We look at the work of Alcatena, Andy Diggle, Brian K. Vaughan, Cherie Priest, David Tallerman, Douglas Adams, Frazer Irving, Geoff Johns, Grant Morrison, Guy Adams, Henry Flint, Jimmy Broxton, Joe Dever, John Wagner, Peter Tomasi, Phil Hester, Pia Guerra, Steve Yeowell and Tony Harris. Plus there are reviews of 10 Cloverfield Lane, Ash vs Evil Dead, Deadpool, Fallout 4, Fear the Walking Dead: Season 1, Gods of Egypt, Jessica Jones: Season 1, Sherlock: The Abominable Bride, The Boy and The Witch.

The spectacular wraparound cover art is, as ever, by the marvellous Howard Watts.

Here are the kindly contributors to this issue:

Anthony Thomson has an idea he lives in Brighton, but can never be sure. His short story “Burning Up” was published by ABeSea magazine. He’s influenced by the paintings of Leonora Carrington and Remedios Varos, and he mines the soundscapes of sixties music for psychedelic nuggets.

Antonella Coriander has never been happier. “This Alien I”, which appears in this issue, is the sixth episode of her ongoing Oulippean serial, Les aventures fantastiques de Beatrice et Veronique.

Len Saculla had a story entitled “Zom-Boyz Have All the Luck” in Theaker’s Quarterly Fiction #52. He has also had work published in the BFS Journal, Wordland, Unspoken Water and anthologies from Kind of a Hurricane Press in America. In 2015, he was nominated for a Pushcart Prize.

Mark Lewis has recently had work published in The Four Seasons anthology from Kind of a Hurricane Press, and in collaboration with fellow Clockhouse London Writers in The Masks anthology by Black Shuck Press. He has also had fiction and poetry widely published in the independent press, including the British Fantasy Society Journal, Escape Velocity, Scheherazade, Estronomicon, The Nail, and others. He has also written and performed in pantomimes. More of Mark’s writing can be found at:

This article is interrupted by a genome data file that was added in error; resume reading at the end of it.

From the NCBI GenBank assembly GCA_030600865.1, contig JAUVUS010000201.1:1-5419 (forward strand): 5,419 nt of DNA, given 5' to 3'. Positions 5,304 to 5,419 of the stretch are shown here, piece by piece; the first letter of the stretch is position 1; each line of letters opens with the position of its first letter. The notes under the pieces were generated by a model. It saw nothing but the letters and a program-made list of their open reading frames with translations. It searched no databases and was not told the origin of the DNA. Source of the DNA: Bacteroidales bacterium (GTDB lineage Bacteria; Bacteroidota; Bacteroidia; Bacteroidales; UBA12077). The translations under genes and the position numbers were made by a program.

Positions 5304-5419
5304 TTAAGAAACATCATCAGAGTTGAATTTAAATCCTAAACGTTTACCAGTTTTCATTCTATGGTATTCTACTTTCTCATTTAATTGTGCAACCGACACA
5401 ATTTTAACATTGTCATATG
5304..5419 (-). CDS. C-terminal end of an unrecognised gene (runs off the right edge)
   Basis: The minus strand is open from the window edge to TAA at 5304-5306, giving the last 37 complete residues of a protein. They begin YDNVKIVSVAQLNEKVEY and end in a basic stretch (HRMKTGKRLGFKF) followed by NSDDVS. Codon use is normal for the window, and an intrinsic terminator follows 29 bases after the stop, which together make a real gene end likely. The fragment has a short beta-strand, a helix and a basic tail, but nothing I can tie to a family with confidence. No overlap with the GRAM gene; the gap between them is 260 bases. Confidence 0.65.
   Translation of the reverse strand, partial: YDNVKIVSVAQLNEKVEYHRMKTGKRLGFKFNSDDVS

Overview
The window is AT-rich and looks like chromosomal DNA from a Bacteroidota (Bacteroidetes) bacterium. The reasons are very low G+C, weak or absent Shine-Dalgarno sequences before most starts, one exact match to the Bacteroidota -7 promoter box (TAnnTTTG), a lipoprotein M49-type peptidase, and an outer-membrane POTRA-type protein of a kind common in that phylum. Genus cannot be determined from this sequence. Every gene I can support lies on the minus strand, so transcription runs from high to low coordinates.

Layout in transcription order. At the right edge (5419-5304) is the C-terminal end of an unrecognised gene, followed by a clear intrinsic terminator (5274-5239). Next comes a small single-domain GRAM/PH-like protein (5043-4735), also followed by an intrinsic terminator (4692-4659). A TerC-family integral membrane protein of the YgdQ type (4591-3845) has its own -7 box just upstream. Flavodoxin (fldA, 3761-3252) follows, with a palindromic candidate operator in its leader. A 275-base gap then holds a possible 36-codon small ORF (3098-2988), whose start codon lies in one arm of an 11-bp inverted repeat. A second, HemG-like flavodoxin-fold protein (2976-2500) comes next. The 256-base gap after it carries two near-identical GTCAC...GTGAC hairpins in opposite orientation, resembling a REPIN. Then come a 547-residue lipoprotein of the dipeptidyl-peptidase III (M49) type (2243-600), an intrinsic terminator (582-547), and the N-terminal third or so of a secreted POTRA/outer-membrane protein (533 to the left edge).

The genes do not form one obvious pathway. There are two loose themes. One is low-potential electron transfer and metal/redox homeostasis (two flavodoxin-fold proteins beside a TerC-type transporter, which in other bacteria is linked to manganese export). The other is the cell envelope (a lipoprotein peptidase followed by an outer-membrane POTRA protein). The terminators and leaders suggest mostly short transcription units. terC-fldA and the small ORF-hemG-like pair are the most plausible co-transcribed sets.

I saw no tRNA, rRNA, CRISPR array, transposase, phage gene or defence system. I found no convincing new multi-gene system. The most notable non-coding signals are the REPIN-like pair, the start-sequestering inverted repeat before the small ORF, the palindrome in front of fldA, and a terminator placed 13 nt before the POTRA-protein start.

Douglas J. Ogurek’s work has appeared in the BFS Journal, The Literary Review, Morpheus Tales, Gone Lawn, and several anthologies. He lives in a Chicago suburb with the woman whose husband he is and their pit bull Phlegmpus Bilesnot. Douglas’s website can be found at:

Howard Phillips typed up the novella that appears in this issue, “The Stone Gods of Superspace”, after finding a draft version in his moleksine notebook. He does not remember writing it, and is not sure whether those events really happened or not.

Howard Watts is a writer, artist and composer living in Seaford who also provides the wraparound cover art for this issue. His artwork can be seen in its native resolution on his deviantart page: His novel The Master of Clouds is now available on Kindle.

Jacob Edwards also writes 42-word reviews for Derelict Space Sheep. This writer, poet and recovering lexiphanicist’s website is at He has a Facebook page at www.facebook.
com/JacobEdwardsWriter, where he posts poems and the occasional oddity, and he can now be found on Twitter too:

Rafe McGregor has published over one hundred and twenty short stories, novellas, magazine articles, journal papers, and review essays. His work includes crime fiction, weird tales, military history, literary criticism, and academic philosophy.

Stephen Theaker’s reviews have appeared in Interzone, Black Static, Prism and the BFS Journal, as well as clogging up our pages. He shares his home with three slightly smaller Theakers, runs the British Fantasy Awards, and works in legal and medical publishing.

As ever, all back issues of Theaker’s Quarterly Fiction are available for free download.